I appreciate you sharing, and I have so much empathy for what you’re feeling. I also need to warn you that my response may not be what you’re looking for.
The truth is, someone else’s relationship with food and their body is out of your control.
This post originally appeared in my weekly newsletter. If you want to learn more about intuitive eating, Health at Every Size, and body acceptance, subscribe below!
It sounds, from your email, like you really care and worry about your friend. It sounds like you’ve found peace in intuitive eating and body acceptance, and that you want to help her find that same peace. That’s understandable!
The thing is, you can’t strongarm your friend into doing or believing anything that she doesn’t want to do or believe. I’m not sure what behaviors your friend is engaging in. You say that you bonded over disordered eating behaviors in the past. It seems from your email that she’s tempted to go back to those behaviors.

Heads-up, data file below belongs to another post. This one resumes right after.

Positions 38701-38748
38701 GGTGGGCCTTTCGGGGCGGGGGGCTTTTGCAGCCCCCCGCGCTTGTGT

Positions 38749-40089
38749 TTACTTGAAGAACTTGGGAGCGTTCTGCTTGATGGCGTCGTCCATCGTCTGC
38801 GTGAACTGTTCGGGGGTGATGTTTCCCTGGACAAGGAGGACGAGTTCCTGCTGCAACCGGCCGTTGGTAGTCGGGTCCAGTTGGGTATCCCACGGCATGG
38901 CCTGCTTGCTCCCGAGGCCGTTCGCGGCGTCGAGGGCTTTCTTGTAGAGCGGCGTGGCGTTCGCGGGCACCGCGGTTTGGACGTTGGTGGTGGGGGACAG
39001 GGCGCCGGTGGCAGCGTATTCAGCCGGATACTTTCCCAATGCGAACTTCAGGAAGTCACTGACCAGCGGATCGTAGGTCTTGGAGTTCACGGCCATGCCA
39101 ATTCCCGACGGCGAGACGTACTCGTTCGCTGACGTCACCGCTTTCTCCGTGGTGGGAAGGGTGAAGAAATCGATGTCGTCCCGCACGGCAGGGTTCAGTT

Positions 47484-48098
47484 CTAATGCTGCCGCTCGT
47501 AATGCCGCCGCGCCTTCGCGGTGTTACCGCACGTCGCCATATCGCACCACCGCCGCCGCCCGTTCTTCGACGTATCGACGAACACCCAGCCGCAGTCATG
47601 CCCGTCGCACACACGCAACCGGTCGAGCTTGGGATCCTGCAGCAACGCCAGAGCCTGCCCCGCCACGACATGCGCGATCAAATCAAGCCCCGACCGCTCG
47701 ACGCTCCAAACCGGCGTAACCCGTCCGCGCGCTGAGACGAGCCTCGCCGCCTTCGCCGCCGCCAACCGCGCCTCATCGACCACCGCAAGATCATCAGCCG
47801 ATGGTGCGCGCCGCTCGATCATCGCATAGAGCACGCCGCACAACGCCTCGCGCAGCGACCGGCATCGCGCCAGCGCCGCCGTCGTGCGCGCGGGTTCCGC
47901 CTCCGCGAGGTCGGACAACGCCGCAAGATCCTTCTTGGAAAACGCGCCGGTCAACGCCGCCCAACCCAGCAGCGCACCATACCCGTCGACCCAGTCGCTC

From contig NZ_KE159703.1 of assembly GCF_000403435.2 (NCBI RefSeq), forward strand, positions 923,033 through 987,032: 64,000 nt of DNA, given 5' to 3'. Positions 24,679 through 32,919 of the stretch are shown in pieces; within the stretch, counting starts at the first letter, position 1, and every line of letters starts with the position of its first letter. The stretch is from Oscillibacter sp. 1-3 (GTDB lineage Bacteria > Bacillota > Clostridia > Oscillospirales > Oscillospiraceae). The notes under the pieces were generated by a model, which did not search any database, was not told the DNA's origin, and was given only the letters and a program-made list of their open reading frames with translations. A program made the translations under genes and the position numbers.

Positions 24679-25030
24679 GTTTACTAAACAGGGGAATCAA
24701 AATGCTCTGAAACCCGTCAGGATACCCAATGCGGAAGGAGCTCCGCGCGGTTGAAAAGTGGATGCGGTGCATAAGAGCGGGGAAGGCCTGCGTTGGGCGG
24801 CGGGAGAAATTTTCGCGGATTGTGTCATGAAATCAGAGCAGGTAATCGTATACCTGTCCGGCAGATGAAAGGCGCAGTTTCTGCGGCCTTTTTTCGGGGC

Encourage your friend to seek help.
If you worry that her behaviors are causing serious harm, encourage her to seek help. The National Eating Disorders Association has great resources here. Use “I” statements in the conversation. ”I’m noticing X.” “I’m worried about Y.” Avoid overly simplistic statements like, “you should stop doing this!’ Prepare yourself for a negative response. Your friend may not see things the way you do, or may minimize the situation and insist that it isn’t a big deal. That’s OK. At least you let this person know that you care. She knows that you’ll be there for support and when she decides to pursue recovery.
It’s hard to figure out how to respond to diet talk.
Your friend’s thoughts and behaviors are out of your control. You can’t tell her how to eat, or how to feel about her body. We all have the autonomy to decide these things for ourselves.